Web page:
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Protecting Young Athletes From Sudden Cardiac Arrest

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University Hospitals Rainbow Babies & Children'sExperts in Children's Health
Energetic preteen and teenage male footballers cheering and punching the air as they run onto field for training session

Sudden cardiac arrest (SCA) occurs when the heart suddenly stops beating normally, causing a person to collapse and pass out. SCA is rare in young people. So, it’s jarring when you hear about a case happening, whether to a young athlete or the SCA experienced by NFL Bills player Damar Hamlin.

“If you’re the parent of a young athlete – or any active child or teen – it’s not surprising if you feel concern,” says James Strainic, MD, Director of Outpatient Pediatric Cardiology and the Fetal Heart Program at University Hospitals Rainbow Babies & Children’s. “It’s a scary topic, but there are steps you can take to reduce the risk.”

Here’s what you need to know.

Be Aware of SCA Risk Factors

It is possible for SCA to occur in a young athlete with a normal heart. A blow to the chest at a precise point in the heartbeat cycle could lead to something called commotio cordis, which causes the heart to stop. This is very rare.

SCA can also be caused by myocarditis, or inflammation of the heart muscle, usually due to a virus. Most cases of SCA in young athletes, however, are associated with a preexisting heart problem. “A leading cause in the United States is hypertrophic cardiomyopathy,” explains Dr. Strainic. “This condition is usually inherited. It can cause an abnormal heart rhythm, particularly during exercise.”

While hypertrophic cardiomyopathy can often go undetected until a severe issue occurs, you can help your child’s pediatrician find it sooner by sharing your child’s health and family history.

Dr. Strainic advises that parents and caregivers let their pediatrician know if the child has:

  • A relative with an inherited heart muscle or electrical problem
  • A relative with unexplained SCA at a young age (under age 50)
  • Chest pain during exercise
  • Fainting or a seizure during exercise
  • A congenital (present at birth) heart defect
  • Marfan syndrome or a family history of an aortic dissection (a tear in the main body artery)

Most kids with risk factors can still take part in a variety of sports and physical activities. Ask what’s right for your child and whether there are any limitations.

Take Well-Child Visits and Sports Physicals Seriously

Pediatricians will routinely ask questions to screen for SCA risk as part of well-child visits. All children and teens should get plenty of exercise, whether they play on a sports team or not.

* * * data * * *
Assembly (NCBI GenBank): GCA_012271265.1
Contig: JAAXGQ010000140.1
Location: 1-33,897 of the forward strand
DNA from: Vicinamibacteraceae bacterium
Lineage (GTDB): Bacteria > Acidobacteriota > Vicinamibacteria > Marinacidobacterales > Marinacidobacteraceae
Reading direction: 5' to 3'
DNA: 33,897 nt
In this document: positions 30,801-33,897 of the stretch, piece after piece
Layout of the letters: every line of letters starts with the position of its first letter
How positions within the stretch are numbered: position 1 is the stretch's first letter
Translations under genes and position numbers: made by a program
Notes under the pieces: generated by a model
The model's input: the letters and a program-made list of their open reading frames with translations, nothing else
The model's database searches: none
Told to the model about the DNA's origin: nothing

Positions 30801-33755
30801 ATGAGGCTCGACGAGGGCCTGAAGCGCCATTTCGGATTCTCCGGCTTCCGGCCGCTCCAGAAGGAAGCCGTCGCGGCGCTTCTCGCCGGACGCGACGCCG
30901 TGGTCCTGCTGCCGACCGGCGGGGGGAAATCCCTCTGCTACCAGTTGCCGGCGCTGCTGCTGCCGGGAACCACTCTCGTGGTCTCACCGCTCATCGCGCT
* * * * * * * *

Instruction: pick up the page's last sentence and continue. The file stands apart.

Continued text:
“I highly recommend that you see your pediatrician for your child’s sports physical, they know your child best. The sports physical that is often required before your child can participate in an activity is one of the best ways to help your child participate safely,” says Dr. Strainic.

Children participate in many activities that may not be considered a “sport.” You can also request a sports physical for your child or teen, whether they play on a little league team, skateboard at the park or march in the band.

Prepare for the Unexpected

SCA is uncommon in kids, but if it does occur, Dr. Strainic emphasizes the need to act quickly and decisively.

Know the signs of SCA:

  • Sudden loss of responsiveness. The person doesn’t react at all, even if you tap them firmly on the shoulder or ask loudly if they’re OK.
  • Lack of normal breathing. The person isn’t breathing or is only gasping for air.

If these signs occur, call 9-1-1 first. Then, while waiting for help to arrive, start CPR and, if available, use an automated external defibrillator (AED).

An AED is a portable device that sends a shock to the heart to help restore its normal rhythm. Many public places, such as schools and gyms, now keep an AED on hand. You don’t need any special training to use one since they provide easy-to-follow voice prompts that guide you through the process.

A number of states also have laws that require school personnel, health club employees and others to know the risks and signs of SCA. Lindsay’s Law in Ohio is one example. In addition to education, it requires a student who has shown specific signs of SCA risk (such as fainting during an athletic activity) to be cleared by a physician before they can participate again.

Related Links

From diagnosis to treatment and recovery, our pediatric heart team provides comprehensive support and the care you depend on. Learn more about the Congenital Heart Collaborative at UH Rainbow.

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